There is no doubt that the Girl with a Pearl Earring by Johaness Vermeer is a masterpiece, but is it a portrait as some suggest? The majority of critics believe that the artwork is a tronie , or a study of a facial expression. The painting also intrigues art critics who wonder if the painter relied upon camera obscura , a novel technique used to manipulate the effects of light and darkness. Reviewers who stare at the intense composition of the painting are drawn to its use of color and light and the realistic nature of the girl's facial features.
These ideas, the subject of an all-day symposium at the New York Institute for the Humanities at New York University last spring, are admittedly speculations. Yet no one has previously sought to identify the models in these paintings in a systematic way, account for the misfit paintings, or explain Vermeer’s painting-by-painting development. These factors are inextricably linked in the ongoing process of understanding Vermeer’s work, including Girl With a Pearl Earring and might ultimately lead to the discovery of another unrecognized genius.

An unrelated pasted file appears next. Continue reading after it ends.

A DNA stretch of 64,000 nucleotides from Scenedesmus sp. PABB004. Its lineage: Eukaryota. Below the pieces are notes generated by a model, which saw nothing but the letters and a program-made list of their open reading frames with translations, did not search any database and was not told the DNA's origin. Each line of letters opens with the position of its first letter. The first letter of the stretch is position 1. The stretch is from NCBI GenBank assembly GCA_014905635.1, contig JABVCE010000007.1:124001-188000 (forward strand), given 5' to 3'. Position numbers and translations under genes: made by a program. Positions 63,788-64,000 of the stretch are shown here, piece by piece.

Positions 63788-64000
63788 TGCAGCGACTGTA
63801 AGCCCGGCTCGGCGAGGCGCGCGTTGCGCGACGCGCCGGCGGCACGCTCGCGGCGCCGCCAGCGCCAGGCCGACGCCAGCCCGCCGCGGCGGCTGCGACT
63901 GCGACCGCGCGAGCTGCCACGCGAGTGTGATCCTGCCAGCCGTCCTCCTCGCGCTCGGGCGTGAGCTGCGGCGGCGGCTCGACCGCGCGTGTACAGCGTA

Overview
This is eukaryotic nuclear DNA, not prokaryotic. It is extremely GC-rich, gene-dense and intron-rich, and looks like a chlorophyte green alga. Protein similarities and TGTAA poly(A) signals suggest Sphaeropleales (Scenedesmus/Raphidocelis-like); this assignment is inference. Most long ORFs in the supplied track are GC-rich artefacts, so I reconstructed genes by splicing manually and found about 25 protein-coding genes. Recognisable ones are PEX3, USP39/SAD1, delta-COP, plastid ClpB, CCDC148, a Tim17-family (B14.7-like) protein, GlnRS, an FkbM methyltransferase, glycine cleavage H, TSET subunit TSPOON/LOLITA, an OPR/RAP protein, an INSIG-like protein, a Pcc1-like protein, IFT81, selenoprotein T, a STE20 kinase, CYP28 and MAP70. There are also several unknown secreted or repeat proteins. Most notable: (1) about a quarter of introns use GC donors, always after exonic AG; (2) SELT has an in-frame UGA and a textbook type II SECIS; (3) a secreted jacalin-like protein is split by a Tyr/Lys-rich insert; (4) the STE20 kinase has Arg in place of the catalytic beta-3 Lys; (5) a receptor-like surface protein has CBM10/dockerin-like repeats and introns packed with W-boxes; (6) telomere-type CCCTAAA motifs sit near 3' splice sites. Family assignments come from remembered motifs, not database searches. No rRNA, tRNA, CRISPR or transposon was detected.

Leader of the Delft School of Dutch Baroque art and one of the most consistent Dutch Realist artists of the mid/late 17th-Century, Vermeer is primarily noted for his domestic interiors, lit by a window on the left, and typically containing a girl or young woman engaged in some relatively unimportant task: see for instance, Woman with a Pearl Necklace (1662-64, Gemaldegalerie SMPK, Berlin). These pictures are characterized by yellow, blue and grey colour pigments , a cool light, a beautifully serene sense of balance, order and - above all - intimacy.